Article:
I left Aeon Mall, glad to be escaping, and at the exit I bumped into some Cambodian acquaintances. They literally pounced on my trolley and started peering into my bag, cataloguing everything I had bought and announcing it to the group. I can’t imagine that happening in England. Even if my parents had been shopping for anything other than the weekly groceries, I wouldn’t open their shopping bags to have a look.

One time in Siem Reap, I went out for the evening to get food. There was a group of tuk tuk driver that would wait on the corner of the road for customers, so I walked up and asked them to drop me off at Pub Street, where the restaurant was (I was friends with one of the waiters there). The next day, I went to the shop just opposite where I lived, and the shopkeeper, who I also had conversations with regularly, asked if I enjoyed Pub Street the night before. The whole neighbourhood knows your comings and goings, which makes me very careful on the reputation I try to make for myself in my borey.

Another area where my idea of privacy is often invaded surrounds prices of things. In UK, you would rarely directly ask the price of something. In Cambodia, it happens a lot. People ask about clothes, motorbikes, rent, everything. To a British person, that’s personal information. Here, it’s acceptable public knowledge. The next stage can be a bit annoying, when they evaluate whether you got a good price or not. It’s not so bad if they think it’s a good price. To be told it’s too expensive comes across as rude. (That’s okay to do before the point of purchase; it’s of no use after and seems to only serve to undermine the person who bought it.)

If I get asked the price of something, I will usually say that I can’t remember. That usually stops the conversation in its tracks.

I think the reason that this happens is that Cambodia is far more group orientated. Therefore things happen together, so privacy gets put aside as a result. Things happen together, you live in close proximity to each other, communities have the proverbial grape vine running down each street, so naturally your business becomes everyone else’s business.

This might seem like a bit of a rant, but it isn’t. I know I’m extremely blessed to be here. If my main gripes are that people invite me to things (how very dare they) a bit last minute, or they show an interest in this stranger that has landed in among them or they are asking questions a quick google search could probably answer about prices, then I don’t have a lot to complain about. I love so much about Cambodian culture and the people here. I’m also glad for the opportunity to put a mirror up against my own values and beliefs and examine where they come from or why they’re like that. So, come to Cambodia; just expect things to be last minute and for everyone to be very curious about you.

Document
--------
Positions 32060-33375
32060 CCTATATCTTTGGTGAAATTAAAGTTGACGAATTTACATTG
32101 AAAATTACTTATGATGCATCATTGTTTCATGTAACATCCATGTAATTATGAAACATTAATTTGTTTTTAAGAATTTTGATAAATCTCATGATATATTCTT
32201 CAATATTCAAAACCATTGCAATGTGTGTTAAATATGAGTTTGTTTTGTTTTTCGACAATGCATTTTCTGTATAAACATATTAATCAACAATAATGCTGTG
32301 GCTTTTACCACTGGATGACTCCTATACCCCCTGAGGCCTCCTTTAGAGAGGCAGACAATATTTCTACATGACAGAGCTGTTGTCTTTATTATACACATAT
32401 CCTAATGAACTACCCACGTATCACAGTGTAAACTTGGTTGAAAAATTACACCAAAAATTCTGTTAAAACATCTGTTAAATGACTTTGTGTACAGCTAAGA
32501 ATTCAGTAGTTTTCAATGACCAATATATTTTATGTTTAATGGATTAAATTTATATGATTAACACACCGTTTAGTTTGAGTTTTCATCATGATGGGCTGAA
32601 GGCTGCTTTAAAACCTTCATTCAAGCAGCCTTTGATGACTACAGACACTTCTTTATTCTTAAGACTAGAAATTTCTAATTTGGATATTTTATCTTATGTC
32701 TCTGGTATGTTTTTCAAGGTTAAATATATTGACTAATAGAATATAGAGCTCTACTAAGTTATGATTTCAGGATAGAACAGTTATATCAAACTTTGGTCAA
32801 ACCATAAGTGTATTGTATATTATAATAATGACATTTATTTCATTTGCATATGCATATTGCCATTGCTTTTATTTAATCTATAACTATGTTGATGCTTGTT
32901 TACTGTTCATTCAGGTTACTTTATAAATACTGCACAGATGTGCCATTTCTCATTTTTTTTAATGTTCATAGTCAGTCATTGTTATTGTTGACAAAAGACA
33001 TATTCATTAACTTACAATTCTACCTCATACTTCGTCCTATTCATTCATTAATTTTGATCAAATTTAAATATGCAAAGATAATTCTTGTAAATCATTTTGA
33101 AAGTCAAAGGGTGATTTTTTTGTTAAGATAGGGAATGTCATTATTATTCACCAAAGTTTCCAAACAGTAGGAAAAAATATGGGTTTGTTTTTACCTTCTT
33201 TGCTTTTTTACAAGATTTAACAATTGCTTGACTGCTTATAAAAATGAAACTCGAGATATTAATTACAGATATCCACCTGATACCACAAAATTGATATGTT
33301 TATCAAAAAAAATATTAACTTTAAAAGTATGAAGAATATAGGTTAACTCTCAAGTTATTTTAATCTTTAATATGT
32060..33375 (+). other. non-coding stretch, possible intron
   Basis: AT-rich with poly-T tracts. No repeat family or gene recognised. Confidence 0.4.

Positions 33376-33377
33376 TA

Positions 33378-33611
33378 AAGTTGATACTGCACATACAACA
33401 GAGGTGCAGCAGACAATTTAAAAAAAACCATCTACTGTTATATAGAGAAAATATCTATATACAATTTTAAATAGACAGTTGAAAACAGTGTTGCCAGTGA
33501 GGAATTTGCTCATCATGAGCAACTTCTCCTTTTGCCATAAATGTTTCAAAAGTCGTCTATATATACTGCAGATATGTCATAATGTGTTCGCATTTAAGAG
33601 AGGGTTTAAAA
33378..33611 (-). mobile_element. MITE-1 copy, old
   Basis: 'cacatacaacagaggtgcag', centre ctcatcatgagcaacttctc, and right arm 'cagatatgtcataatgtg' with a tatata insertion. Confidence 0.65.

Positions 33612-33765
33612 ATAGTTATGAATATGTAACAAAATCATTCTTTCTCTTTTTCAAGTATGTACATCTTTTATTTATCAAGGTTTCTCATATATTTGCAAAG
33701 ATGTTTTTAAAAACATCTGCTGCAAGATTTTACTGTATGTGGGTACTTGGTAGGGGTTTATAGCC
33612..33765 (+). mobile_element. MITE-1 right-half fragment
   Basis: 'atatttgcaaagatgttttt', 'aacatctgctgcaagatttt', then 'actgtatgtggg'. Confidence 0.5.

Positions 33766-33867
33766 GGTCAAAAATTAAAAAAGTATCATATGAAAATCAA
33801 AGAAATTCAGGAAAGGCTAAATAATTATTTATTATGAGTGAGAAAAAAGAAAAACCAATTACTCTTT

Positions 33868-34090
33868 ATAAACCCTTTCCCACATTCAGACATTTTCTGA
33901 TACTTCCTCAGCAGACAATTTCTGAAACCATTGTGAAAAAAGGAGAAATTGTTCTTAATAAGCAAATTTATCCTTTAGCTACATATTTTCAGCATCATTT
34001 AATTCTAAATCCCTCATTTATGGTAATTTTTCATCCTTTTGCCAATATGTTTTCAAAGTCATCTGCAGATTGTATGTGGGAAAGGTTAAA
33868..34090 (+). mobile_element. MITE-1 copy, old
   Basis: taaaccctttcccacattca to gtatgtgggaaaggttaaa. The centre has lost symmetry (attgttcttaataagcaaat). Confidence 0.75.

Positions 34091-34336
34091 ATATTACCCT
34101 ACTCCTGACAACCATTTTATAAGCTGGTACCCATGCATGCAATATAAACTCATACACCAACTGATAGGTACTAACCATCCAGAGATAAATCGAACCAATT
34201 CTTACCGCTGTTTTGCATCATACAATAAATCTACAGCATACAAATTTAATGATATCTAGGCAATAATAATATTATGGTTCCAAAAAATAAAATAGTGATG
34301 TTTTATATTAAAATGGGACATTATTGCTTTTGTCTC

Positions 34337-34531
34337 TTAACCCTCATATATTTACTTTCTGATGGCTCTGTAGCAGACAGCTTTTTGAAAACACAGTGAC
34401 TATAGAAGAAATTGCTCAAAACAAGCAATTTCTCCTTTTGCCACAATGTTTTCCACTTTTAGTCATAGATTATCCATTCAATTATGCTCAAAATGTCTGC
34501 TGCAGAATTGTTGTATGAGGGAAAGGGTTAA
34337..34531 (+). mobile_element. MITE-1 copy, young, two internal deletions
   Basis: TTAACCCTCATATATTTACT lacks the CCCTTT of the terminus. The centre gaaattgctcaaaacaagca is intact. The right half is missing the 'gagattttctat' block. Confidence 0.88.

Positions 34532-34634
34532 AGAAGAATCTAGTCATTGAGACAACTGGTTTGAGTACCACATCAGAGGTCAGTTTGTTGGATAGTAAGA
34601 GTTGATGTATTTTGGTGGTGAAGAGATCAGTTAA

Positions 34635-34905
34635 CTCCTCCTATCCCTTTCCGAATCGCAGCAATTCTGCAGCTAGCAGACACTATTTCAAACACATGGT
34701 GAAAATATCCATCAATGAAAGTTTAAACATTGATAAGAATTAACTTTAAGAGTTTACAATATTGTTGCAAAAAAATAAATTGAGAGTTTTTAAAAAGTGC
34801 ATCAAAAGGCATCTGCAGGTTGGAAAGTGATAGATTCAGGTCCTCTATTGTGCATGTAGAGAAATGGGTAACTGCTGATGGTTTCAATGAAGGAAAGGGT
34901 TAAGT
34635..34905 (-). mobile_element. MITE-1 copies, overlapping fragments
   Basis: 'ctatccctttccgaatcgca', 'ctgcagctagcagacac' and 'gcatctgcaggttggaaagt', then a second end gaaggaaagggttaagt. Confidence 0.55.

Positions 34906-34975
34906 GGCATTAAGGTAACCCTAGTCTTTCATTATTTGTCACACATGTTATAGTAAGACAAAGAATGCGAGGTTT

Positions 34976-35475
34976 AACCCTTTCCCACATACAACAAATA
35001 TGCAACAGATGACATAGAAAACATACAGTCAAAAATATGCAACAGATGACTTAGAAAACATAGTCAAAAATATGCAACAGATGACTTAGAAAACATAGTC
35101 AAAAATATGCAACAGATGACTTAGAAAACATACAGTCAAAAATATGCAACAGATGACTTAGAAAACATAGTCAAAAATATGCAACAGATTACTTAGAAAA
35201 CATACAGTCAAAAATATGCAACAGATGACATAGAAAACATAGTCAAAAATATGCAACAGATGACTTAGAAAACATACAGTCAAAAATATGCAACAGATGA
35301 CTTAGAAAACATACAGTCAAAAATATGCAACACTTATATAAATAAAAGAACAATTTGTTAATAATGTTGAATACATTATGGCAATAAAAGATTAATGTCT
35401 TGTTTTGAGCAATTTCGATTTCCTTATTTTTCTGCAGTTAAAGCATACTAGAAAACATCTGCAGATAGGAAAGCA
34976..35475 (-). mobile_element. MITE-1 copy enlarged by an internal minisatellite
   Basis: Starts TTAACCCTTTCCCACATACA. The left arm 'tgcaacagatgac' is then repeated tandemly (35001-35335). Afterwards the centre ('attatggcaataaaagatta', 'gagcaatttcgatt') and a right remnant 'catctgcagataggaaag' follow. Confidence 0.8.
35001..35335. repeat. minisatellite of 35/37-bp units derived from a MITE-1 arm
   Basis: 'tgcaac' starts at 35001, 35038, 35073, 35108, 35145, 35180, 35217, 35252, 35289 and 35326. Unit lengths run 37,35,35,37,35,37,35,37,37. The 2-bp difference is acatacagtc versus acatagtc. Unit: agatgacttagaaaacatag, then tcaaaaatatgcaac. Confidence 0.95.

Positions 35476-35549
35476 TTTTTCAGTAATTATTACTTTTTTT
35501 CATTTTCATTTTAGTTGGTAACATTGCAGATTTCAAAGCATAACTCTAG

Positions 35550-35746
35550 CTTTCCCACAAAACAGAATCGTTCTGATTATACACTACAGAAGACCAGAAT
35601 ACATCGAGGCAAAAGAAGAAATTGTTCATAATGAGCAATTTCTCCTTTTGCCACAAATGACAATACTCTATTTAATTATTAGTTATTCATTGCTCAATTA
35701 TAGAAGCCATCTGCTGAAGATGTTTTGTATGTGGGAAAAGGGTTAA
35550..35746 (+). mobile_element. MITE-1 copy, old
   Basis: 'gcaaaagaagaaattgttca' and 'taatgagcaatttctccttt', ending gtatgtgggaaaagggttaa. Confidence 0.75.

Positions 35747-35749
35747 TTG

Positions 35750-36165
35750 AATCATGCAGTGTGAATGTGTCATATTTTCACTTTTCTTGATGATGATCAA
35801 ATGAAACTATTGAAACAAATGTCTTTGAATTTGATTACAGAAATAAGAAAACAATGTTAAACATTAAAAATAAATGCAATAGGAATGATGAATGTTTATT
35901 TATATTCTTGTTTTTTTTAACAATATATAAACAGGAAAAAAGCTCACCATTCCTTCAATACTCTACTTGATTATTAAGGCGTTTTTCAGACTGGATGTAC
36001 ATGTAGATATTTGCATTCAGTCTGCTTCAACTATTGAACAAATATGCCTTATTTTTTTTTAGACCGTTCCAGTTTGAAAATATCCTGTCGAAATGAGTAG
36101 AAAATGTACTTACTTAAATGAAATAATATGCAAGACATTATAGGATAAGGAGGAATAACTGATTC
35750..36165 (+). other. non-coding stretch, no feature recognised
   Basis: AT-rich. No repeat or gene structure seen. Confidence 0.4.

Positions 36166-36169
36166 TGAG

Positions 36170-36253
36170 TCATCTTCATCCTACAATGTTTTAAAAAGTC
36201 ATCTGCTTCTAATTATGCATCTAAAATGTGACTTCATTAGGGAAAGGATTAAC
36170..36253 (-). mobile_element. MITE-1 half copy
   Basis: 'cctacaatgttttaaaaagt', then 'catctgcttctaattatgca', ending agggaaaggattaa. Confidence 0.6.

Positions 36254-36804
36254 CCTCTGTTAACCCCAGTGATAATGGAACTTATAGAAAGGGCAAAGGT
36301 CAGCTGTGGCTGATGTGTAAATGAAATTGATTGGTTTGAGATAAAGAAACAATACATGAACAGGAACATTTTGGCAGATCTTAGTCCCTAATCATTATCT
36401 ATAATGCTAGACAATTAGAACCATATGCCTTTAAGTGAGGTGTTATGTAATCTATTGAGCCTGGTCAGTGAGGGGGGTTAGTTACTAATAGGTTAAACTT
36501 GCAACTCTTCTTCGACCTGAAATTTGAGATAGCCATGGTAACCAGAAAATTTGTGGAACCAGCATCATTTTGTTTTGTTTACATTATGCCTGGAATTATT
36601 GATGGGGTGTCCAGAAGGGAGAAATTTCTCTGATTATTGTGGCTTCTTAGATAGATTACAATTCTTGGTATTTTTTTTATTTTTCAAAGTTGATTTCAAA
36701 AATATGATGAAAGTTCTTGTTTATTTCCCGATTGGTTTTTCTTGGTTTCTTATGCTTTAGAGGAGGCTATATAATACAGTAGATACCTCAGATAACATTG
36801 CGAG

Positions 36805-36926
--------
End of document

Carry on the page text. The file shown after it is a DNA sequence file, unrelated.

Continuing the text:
Moving abroad skills/preparedness audit

Life in Cambodia can be wildly different to life in the UK. There are different routines, considerations and skills needed in order to survive. There is so much I have learnt to do and there are also many skills I know I’m lacking. If I had the opportunity to do more research, receive more training or practise some skills before I came it may could have made quite a bit of difference and I wouldn’t feel quite at a loss at some points. These just cover the basics; I will probably write another one about cultural integration and awareness. Also, if you enjoy this post but haven’t read my A Million Questions post about learning about a new country, you might find that interesting too.

Health

  • Are your vaccines up-to-date?
  • Do you know your blood type?
  • Do you know the locations of the nearest/best hospitals where you will be living?
  • Have you checked whether you can get hold of any medication you need?
  • Have you researched potential threats to health (e.g. malaria, dengue, Zika virus, parasites)?
  • Do you know how to prevent mosquito bites, insect bites and other local risks to health?
  • What foods are safe to eat and what should be avoided? (This varies from place to place, so the blanket advice for travellers may not be applicable. For example, ice is usually fine in Cambodia!)
  • How may the change in diet or climate impact your health?
  • Have you learnt how to adjust to a different climate?
  • Have you made plans in the case of emergency medical care? Does your family know your plans?

Transport

  • What are the main types of transport in the country you are moving to?
  • Is it the same or different to what you are used to?
  • Would it be worth getting lessons before you leave? (I would have loved to have motorbike lessons before I left; I completely feel as if I’m making it all up.)
  • Do you know basic vehicle maintenance?
  • Do you know about different types, brands or models of that vehicle?
  • What public transport is available in the country?
  • What conditions will you travel in when you take public transport? How might you need to prepare for this?

Clothing

  • What clothing do you need for different seasons?